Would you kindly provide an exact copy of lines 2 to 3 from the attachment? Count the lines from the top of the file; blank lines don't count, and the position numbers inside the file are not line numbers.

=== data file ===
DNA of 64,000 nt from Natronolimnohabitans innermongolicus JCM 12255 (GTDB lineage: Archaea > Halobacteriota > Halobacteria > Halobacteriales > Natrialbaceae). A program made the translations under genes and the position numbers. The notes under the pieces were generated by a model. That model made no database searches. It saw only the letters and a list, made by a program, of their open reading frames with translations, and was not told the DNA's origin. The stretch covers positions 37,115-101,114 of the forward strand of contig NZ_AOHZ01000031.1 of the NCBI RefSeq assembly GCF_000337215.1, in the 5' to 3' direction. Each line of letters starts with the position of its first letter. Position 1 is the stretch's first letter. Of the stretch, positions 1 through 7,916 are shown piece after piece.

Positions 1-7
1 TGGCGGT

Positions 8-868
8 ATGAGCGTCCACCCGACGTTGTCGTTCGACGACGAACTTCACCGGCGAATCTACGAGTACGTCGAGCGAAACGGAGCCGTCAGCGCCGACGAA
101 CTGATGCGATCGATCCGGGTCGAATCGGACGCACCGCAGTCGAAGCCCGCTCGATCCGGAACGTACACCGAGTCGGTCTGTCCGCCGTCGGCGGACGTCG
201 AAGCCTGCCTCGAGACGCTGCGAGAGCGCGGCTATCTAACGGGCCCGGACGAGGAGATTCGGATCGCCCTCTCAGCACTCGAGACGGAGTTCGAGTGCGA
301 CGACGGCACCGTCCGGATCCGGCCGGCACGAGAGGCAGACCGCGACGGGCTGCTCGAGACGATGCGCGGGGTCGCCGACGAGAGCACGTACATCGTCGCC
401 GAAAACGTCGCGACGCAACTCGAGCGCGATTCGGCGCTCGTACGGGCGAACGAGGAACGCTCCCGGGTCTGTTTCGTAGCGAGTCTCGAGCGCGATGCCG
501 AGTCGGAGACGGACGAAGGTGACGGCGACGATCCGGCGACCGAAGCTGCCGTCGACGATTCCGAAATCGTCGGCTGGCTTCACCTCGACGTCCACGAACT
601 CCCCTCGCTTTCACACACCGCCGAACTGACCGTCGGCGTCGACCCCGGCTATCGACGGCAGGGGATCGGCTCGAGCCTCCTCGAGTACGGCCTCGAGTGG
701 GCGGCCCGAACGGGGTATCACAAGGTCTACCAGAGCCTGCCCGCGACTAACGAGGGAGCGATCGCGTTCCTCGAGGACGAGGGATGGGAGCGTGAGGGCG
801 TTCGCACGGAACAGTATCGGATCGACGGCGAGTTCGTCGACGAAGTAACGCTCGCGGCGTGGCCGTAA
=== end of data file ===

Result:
Positions 1-7
1 TGGCGGT